Cell death induced by zinc and cadmium is mediated by clusterin in cultured mouse seminiferous tubules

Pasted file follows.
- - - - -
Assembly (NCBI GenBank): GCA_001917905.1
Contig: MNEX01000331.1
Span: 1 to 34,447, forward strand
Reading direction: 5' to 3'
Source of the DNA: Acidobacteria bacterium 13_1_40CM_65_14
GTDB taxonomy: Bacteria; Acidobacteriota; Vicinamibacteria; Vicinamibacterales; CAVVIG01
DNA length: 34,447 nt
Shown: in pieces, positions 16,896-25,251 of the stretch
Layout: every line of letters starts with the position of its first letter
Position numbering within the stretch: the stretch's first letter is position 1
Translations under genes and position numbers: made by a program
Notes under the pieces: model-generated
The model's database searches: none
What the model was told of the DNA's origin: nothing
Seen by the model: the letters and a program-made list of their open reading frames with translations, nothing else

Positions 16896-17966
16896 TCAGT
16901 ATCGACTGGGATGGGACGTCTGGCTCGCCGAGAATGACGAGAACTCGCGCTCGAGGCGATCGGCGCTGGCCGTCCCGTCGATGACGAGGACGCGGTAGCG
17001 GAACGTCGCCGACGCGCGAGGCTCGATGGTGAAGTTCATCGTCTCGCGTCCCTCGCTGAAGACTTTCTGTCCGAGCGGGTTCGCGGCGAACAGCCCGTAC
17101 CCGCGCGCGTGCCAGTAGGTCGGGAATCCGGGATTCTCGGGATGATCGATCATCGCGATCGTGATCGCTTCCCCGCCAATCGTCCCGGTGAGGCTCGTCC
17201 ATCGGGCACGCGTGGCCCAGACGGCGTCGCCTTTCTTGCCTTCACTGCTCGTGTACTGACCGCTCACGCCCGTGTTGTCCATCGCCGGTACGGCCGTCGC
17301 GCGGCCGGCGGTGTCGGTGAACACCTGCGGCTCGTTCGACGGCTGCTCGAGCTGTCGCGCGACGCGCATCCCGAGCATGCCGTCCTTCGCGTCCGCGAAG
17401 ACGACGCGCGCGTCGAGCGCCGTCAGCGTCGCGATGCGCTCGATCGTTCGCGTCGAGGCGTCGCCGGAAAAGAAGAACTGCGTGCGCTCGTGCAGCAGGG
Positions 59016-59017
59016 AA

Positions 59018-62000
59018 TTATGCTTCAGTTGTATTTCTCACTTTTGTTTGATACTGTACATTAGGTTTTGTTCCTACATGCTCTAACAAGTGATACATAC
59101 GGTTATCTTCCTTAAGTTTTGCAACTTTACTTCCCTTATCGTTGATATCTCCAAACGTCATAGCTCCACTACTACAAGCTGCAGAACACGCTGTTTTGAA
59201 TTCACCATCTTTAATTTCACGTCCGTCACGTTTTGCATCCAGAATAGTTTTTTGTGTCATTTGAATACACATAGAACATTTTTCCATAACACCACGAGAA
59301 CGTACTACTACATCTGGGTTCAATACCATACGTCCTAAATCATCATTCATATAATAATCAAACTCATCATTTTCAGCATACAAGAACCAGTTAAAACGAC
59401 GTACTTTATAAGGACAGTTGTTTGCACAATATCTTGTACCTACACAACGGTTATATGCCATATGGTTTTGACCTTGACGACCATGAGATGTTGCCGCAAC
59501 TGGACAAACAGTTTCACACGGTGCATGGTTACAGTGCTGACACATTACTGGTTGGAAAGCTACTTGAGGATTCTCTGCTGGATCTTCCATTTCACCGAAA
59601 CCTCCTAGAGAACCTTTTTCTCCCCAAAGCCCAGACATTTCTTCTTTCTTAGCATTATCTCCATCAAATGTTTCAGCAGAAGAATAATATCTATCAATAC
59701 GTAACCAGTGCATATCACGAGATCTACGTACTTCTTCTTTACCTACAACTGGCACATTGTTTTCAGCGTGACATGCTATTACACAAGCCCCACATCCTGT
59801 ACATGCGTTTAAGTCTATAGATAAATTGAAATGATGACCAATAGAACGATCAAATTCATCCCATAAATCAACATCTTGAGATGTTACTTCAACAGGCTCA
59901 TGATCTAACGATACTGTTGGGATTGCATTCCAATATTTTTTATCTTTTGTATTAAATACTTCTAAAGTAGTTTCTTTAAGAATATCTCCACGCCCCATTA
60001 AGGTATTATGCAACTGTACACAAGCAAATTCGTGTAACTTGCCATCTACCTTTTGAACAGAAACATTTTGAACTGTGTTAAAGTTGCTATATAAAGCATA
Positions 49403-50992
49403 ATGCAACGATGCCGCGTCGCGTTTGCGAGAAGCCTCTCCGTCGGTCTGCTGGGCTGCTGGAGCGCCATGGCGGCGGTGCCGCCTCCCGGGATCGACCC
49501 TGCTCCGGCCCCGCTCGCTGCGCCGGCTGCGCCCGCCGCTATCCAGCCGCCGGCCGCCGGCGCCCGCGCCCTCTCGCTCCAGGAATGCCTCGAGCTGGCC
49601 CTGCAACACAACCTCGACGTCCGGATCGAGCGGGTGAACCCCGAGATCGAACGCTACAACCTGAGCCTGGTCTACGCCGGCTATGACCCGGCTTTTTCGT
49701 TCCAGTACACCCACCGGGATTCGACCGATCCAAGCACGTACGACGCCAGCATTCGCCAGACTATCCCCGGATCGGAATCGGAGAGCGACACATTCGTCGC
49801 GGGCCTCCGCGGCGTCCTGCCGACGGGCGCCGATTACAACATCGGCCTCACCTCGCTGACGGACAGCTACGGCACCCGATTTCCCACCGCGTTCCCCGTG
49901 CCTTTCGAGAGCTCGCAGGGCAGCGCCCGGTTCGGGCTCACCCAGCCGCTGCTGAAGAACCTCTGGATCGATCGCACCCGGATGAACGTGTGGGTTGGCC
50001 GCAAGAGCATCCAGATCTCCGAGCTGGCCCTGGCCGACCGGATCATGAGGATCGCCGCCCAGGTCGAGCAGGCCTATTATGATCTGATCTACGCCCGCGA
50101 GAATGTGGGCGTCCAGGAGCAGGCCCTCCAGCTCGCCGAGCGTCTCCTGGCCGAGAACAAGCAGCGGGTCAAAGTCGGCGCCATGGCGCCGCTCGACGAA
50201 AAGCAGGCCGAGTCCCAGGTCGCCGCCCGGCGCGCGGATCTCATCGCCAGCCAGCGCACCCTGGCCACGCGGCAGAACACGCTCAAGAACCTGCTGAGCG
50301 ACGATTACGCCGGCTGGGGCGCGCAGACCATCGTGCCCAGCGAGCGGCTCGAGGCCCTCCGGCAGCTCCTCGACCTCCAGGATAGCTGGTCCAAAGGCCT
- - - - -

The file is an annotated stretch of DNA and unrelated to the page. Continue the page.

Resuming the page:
Sertoli cells, lining the walls of the seminiferous tubules, are in close contact with and regulate all aspects of the development of the germ cells. Clusterin, is a glycoprotein produced abundantly by Sertoli cells, and associated with either apoptosis or cell survival. Zinc is present in high concentrations in the testis and required for sperm development by an as yet unknown mechanism. Permeation of zinc into cells via voltage-gated calcium channels (VGCCs), however, is suggested to induce cell death. We examined the possibility that Zn2+ acts via clusterin to regulate germ cell survival. Employing an ex vivo model of mouse testis, we have assessed the role of permeation of heavy metal ions on clusterin production and secretion. Up-regulation of clusterin expression and its secretion was observed after a short exposure to zinc or to cadmium under depolarizing conditions. Expression of zinc transporter-1 (ZnT-1), previously shown to regulate Zn2+ influx, increased following prolonged application of zinc or cadmium to the explants and prevented clusterin up-regulation by subsequent exposure to these ions. Inhibition of the MAPK and PI3K pathways reduced the up-regulation of clusterin following the intracellular rise of Zn2+ or Cd2+. Neutralization of secreted clusterin by an antibody or attenuation of clusterin up-regulation by inhibition of Zn2+ permeation via the LTCC, reduced cell death in cultured seminiferous tubule cells. Taken together, our results indicate that Zn2+ and Cd2+ influx induce expression and secretion of clusterin, thereby linking metal homeostasis and germ cell fate. J. Cell. Physiol. 220: 222–229, 2009. © 2009 Wiley-Liss, Inc.